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School Department News

School of Education

Monday, May 15, 2017 - 2:18pm
Thirteen William Carey University graduate students have received $1,000 scholarships from the Mississippi Professional Educators (MPE). 
 
The organization awards scholarships each year to MPE members who wish to pursue graduate or advanced studies at a college or university in Mississippi. “These scholarships enable our members to improve their practice, which benefits not only our members, but their students, as well,” said Kelly Riley, MPE executive director. “Our scholarships are one of several ways we support our members’ continued growth as both professionals and lifelong learners.”
 
According to MPE, 34 members applied for graduate scholarships and 20 scholarships were awarded. 
 
Dr. Ben Burnett, dean of the WCU School of Education, said the university appreciates the support and professional resources MPE provides students and graduates. “With very little assistance for graduate course work available, we are happy that our graduate students have this opportunity to apply for financial help to further their education. We are also very proud that WCU is represented with such a large number of recipients.” 
 
The 2017 scholarship recipients who attend William Carey University are:
  • Abigail Arnold of Columbia, an interventionist at Columbia Elementary School. 
  • Meghan Cates of Mooreville, an assistant principal at Mooreville Elementary School.  
  • Ginnie Curtis of Purvis, a literacy coach at Lamar County School District. 
  • Sharon Fulgham of Mathiston, a math and science teacher at Fifth Street Junior High School.  
  • Carol Jones of Hattiesburg, a principal at Lumberton Elementary School.  
  • Jennifer Mathis of Lucedale, a math teacher at George County High School.  
  • Audrey Reed of Brandon, an English language teacher at Northwest Elementary.  
  • Jennifer Sills of Clinton, a band director at Madison Middle School.  
  • Kenya Travis of Hattiesburg, an academic coach at Hattiesburg Public Schools. 
  • Amanda Tucker of Greenwood Springs, a special education teacher at Nettleton Primary School. 
  • Candace Webb of Moselle, a kindergarten teacher at Moselle Elementary. 
  • Lisa White of Columbia, a federal programs director at Columbia School District.  
  • Robert White of Columbia, a principal at Columbia Elementary School.  
 
For more information about MPE, visit www.mpe.org. For more information about graduate programs available at William Carey University, visit www.wmcarey.edu.
 
 
 
Friday, April 7, 2017 - 9:33am
Deadline to apply: May 1
 
The William Carey University School of Education is now accepting applications for the next class of students enrolling in the Educational Leadership program. Students completing the program may earn a Master of Education or an Education Specialist degree.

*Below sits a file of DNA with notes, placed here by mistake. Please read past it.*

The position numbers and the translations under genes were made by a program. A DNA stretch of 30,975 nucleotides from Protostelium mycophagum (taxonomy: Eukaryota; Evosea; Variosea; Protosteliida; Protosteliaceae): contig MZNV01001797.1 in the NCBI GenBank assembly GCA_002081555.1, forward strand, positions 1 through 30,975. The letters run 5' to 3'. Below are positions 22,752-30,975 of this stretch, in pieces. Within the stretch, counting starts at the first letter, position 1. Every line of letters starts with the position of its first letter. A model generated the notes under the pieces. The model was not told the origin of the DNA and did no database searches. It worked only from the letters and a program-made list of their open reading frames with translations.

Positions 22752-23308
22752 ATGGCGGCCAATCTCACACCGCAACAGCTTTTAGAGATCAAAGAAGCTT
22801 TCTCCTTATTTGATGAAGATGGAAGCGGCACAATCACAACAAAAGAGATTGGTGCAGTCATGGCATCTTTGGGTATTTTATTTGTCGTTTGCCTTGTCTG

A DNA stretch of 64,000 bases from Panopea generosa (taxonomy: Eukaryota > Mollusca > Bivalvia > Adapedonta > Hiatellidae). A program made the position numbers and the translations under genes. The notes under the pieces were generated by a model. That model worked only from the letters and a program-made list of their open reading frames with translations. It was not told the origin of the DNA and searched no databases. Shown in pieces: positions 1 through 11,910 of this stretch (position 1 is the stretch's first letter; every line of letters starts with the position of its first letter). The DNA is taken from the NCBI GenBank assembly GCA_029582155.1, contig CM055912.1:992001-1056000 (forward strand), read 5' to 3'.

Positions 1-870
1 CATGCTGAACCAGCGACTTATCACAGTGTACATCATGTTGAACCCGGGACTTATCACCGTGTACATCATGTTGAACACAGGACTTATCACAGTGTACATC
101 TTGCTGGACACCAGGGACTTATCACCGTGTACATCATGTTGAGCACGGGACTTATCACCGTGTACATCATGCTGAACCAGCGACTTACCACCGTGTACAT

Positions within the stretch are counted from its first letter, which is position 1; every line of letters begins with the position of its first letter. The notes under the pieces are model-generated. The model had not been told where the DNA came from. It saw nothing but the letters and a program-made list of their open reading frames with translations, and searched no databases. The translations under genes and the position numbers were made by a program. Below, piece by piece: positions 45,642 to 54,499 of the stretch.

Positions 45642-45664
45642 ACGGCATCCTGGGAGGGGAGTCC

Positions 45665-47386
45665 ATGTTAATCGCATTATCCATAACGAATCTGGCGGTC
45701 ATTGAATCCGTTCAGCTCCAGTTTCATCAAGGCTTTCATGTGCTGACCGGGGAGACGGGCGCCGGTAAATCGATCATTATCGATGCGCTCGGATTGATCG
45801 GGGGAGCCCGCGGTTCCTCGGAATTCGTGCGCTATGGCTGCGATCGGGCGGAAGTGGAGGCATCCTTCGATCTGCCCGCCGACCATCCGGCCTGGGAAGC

This program meets the requirements for applying for a K-12 administrator’s license upon successful completion of coursework, clinical practice, and a passing score on the School Leadership Licensure Assessment exam. The program is 36 hours and may be completed in five trimesters or 15 months, which includes 500 hours of documented activities in clinical practice. 
 
This is a hybrid program with the majority of classes offered online to meet the scheduling needs of working professionals. Face-to-face classes meet one Saturday a month each trimester. 
Completed applications must be submitted by May 1. Classes begin June 10. 
 
Applicants must hold a baccalaureate degree from an accredited college or university. Official transcripts will be required as part of the application process.
 
Program requirements include:
  • A valid teaching license or a completed waiver of licensure form,
  • A GPA of 3.0 for the last 64 hours in the undergraduate program or 3.25 in a graduate program,
  • Two reference forms from present or previous administrators who supervised applicant’s work,
  • Documentation certifying a minimum of three years teaching experience,
  • A scholarly narrative of 1-2 pages of the applicant’s personal philosophy of educational leadership.
 
Each applicant must submit an online application to William Carey University Graduate School and pay the required application fee. The application is available at www.wmcarey.edu/admissions.
 
For more information, contact Dr. Liesa Weaver at (601) 318-6626 or email lweaver@wmcarey.edu
 
 
Thursday, April 6, 2017 - 10:27am
The William Carey University School of Education will host a teacher education roundup on April 25 on the Hattiesburg campus and on April 27 on the Tradition campus.
 
The Hattiesburg round up will begin at 6 p.m. in the Student Conference Center. This event is open to any high school or college student interested in becoming a teacher. Those with college degrees in other fields who are interested in becoming teachers through the alternate route program are also invited to attend. To RVSP for the Hattiesburg event, please email dharris@wmcarey.edu.